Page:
Road Trip 2011: At the BMW Museum in Munich, Germany, the whole collection of art cars is on display and staying put. Briefly.
Andy Warhol left
MUNICH, Germany--They've been shown in some of the temples of the art world--the Louvre in Paris, and the Guggenheim museums in both New York and Bilbao, Spain. They've been featured in television commercials. And they are the work of some of the most famous artists of the 20th century.
These are not paintings, though. These are cars. The BMW art cars, to be exact: a group of 17 BMWs that have been personally adopted by a group of the most celebrated pop artists in history. While the vehicles have raced in Le Mans and toured the world, they've never before been all together at BMW's own museum here.
Until now. Through September 25, almost all of these 17 art cars will be on display at the BMW Museum, giving those who visit a chance to see what happens when famous artists try their hand at an all new kind of canvas.
The project began in 1975 when the world-renowned sculptor and kinetic artist Alexander Calder was asked by his friend Herve Poulain to paint a BMW race car. And 17 cars later, Jeff Koons got to try his hand at the series.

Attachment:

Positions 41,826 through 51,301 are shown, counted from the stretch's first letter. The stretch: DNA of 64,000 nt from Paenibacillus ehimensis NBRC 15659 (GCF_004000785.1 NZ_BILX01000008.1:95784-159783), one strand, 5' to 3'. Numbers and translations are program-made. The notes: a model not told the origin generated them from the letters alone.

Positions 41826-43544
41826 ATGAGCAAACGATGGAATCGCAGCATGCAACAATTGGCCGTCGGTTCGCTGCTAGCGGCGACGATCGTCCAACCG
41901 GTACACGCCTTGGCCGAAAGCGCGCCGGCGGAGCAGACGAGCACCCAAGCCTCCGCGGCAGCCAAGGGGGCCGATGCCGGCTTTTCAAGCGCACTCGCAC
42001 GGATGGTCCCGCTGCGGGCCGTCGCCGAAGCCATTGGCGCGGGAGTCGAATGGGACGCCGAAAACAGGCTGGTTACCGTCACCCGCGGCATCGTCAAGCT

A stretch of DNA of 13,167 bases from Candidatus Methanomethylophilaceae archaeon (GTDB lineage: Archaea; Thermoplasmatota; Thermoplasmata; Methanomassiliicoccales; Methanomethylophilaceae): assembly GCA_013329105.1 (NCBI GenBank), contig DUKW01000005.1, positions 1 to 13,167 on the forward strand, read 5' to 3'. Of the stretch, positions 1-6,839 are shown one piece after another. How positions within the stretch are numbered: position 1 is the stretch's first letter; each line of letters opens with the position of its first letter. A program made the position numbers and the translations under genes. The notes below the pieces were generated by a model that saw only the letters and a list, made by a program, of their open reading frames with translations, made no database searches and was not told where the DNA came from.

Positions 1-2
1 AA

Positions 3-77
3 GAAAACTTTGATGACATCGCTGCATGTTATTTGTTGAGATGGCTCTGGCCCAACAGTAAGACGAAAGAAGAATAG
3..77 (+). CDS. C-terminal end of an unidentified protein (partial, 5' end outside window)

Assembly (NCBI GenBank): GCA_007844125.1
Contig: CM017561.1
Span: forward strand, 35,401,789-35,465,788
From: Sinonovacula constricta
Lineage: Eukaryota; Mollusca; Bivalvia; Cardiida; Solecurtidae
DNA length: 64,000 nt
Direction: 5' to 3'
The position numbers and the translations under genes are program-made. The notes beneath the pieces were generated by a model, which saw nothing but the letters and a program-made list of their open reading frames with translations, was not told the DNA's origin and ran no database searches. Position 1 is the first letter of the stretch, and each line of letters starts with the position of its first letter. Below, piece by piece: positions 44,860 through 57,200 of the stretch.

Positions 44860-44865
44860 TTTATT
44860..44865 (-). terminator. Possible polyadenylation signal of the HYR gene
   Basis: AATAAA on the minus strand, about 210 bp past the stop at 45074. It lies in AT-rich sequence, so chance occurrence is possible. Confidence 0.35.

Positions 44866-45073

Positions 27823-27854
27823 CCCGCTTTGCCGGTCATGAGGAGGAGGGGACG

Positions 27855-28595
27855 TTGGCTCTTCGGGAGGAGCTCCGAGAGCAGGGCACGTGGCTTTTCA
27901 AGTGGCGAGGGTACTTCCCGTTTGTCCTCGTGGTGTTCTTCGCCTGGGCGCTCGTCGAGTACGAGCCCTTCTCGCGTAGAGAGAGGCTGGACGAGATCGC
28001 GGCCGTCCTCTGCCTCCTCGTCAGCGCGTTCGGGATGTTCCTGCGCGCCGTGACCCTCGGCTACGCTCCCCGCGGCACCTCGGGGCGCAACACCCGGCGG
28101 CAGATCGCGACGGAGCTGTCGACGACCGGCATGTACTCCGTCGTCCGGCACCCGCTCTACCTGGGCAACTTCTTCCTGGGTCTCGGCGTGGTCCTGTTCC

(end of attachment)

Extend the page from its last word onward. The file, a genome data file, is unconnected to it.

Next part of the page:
But only one of the artists actually painted his car himself--the others had created maquettes off of which the work was done. Only the famous Andy Warhol actually painted his car.
Indeed, Warhol painted one of BMW's most illustrious cars ever, an M1, (shown left) and he did the whole job in 28 minutes. In fact, he finished so fast, a TV crew that had been hired to document the work was too late to capture it.
The most recent addition to the BMW art car collection is this masterpiece by Jeff Koons. The 17th in the series is an M3 GT2 that first saw the light of day in 2010 at the Pompidou Center in Paris and later raced in the 24 Hours of Le Mans.
Here is Roy Lichtenstein's 1977 addition to the collection, a BMW 320 Group 5. If you know Lichtenstein's work, you can recognize this as his instantly. Here, it is seen at the BMW Museum in Munich from the left side.
Artist Olafur Eliasson decided to make his BMW art car a statement about climate change. Rather than paint a car, Eliasson cast a BMW H2R 12-cylinder hydrogen concept engine in ice. It was the 16th work in the collection and was completed in 2007.
The BMW art car collection has two submissions from Australian artists--one an aboriginal work, the other a Western work. This is artist Michael Jagamara Nelson's aboriginal interpretation of the series, done in 1989 on a BMW M3 Group A Racing Version. Here, it's seen from the left side.
This is Australian artist Ken Done's BMW art car, which he completed in 1989 on a BMW M3 Group A Racing Version. It is the Western counterpoint to Michael Jagamara Nelson's aboriginal interpretation. Here, it is seen from the left side.